The mother of a severely brain injured woman says she is satisfied with an agreement over an insurance settlement reached with the Nova Scotia government.
“It will meet her special needs she has now,” explains Louise Misner. “If anything really comes up that we don’t have enough money for in the Trust Fund to cover, we can go back to the government for help.”
It will be 19 years this month that Joellan Huntley was in a car crash in the Annapolis Valley.
The accident claimed two other young lives, and left the 15-year-old with a severe brain injury.
For years there has been a fight over Huntley’s settlement.
She has lived in a provincial rehabilitation centre ever since the crash, where the province has paid for her daily care.
The insurance settlement has been used to pay for extras, like chest therapy, things her parents say have helped their daughter’s quality of life.
The family’s lawyer calls the agreement fair.
“What’s important is that decisions will be made by the Huntley’s as to how to manage her care as they’ve been doing so very well,” explains lawyer Ray Wagner.
“What it will mean for Joellan,” says Nova Scotia Community Services Minister, Joanne Bernard, “is that she will continue to get the care that she’s always gotten.”
The agreement comes three and a half months after the province took the family to court to try and recover the insurance settlement to go toward the cost of the 34-year-old’s care.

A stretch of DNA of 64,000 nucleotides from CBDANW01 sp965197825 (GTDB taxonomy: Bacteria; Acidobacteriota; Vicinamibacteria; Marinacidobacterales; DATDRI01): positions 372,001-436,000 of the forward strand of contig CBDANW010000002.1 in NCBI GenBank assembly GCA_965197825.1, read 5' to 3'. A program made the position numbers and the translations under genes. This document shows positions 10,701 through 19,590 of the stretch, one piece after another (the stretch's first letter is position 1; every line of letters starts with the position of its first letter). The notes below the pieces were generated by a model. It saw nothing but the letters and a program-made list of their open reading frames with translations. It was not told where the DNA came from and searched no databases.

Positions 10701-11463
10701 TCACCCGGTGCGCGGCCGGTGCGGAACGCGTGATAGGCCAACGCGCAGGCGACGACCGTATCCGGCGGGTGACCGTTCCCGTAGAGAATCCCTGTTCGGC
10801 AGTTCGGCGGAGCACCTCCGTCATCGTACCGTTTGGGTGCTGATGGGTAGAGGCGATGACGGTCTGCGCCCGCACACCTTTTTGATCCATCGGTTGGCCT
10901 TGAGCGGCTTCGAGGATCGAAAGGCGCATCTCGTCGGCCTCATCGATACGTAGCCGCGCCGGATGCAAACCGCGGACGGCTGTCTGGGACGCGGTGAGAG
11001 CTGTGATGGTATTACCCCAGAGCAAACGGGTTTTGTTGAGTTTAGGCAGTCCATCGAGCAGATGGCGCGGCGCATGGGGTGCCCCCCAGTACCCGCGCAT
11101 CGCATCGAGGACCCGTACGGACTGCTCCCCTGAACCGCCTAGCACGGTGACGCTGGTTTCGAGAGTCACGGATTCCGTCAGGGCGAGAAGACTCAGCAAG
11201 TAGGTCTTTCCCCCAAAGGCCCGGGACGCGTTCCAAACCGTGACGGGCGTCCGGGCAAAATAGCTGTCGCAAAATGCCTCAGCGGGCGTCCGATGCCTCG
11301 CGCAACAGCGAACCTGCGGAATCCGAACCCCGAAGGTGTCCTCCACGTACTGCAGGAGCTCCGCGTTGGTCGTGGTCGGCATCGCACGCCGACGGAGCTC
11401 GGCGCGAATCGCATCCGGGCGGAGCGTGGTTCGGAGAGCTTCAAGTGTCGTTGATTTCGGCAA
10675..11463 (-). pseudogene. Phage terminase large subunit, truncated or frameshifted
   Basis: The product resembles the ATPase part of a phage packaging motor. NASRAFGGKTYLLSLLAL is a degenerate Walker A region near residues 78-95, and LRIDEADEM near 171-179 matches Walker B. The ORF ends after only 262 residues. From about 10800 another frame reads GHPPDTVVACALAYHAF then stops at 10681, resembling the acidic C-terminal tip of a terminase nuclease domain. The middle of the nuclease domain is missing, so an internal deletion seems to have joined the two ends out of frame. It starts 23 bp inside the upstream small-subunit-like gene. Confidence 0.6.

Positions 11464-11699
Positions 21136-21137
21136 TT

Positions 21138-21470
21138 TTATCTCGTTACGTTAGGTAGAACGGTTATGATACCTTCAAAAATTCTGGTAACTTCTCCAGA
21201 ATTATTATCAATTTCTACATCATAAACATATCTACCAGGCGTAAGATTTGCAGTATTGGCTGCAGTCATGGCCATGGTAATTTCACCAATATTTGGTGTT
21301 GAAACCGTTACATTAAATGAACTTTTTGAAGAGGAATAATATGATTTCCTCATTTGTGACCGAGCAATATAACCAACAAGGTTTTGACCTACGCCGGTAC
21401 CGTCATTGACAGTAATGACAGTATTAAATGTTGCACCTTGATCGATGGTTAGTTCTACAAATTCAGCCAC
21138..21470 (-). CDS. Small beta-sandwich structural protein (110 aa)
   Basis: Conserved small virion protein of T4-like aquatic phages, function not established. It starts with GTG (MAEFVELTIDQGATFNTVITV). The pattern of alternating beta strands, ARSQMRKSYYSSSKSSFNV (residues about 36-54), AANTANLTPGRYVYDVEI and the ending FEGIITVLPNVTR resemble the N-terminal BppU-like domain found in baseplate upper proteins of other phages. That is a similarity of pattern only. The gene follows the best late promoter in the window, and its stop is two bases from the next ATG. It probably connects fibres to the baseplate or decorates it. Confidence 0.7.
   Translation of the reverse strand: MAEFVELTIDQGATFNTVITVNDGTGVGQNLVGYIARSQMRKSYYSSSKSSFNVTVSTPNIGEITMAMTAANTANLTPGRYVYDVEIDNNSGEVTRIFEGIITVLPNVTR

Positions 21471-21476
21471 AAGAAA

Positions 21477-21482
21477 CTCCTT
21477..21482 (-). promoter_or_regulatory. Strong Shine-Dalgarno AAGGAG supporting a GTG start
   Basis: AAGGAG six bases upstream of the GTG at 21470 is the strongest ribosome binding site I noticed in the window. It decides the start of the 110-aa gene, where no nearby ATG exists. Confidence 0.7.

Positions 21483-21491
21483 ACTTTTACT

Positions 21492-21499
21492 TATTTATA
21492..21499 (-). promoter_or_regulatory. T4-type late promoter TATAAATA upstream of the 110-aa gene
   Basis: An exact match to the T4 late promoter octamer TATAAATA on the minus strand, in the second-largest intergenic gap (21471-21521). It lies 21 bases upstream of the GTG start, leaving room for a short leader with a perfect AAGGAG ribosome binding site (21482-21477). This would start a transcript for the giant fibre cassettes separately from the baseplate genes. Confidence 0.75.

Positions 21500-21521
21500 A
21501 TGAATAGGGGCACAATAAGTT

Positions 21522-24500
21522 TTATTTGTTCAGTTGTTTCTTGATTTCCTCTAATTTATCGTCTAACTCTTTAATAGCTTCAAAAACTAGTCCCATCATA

A month late, the two sides agreed to meet and try and settle before having to go back.
Bernard admits an agreement probably could’ve been achieved sooner.
She says a policy review was long overdue, and she ordered one in December.
That review was completed last week and she expects within the next two to three weeks she’ll be able to make some recommendations.
Progressive Conservative MLA John Lohr has been trying to help the family, and says he plans to keep a close eye on any policy change.
“So we’re very interested to know what the precedent that was set here,” adds Lohr, “and we want the government to establish a policy that’s clear for other families in this same situation and we’re going to be asking them to do that.”
“It is my intention as Minister of Department of Community Services that no other family should ever have to go to court over this situation again in the province, “says Bernard.
Louise Misner says she hopes that’s the case.
“Children are the greatest gift that God can give you,” she says, “and you have to look after that no matter what.”
With files from CTV Atlantic’s Jacqueline Foster.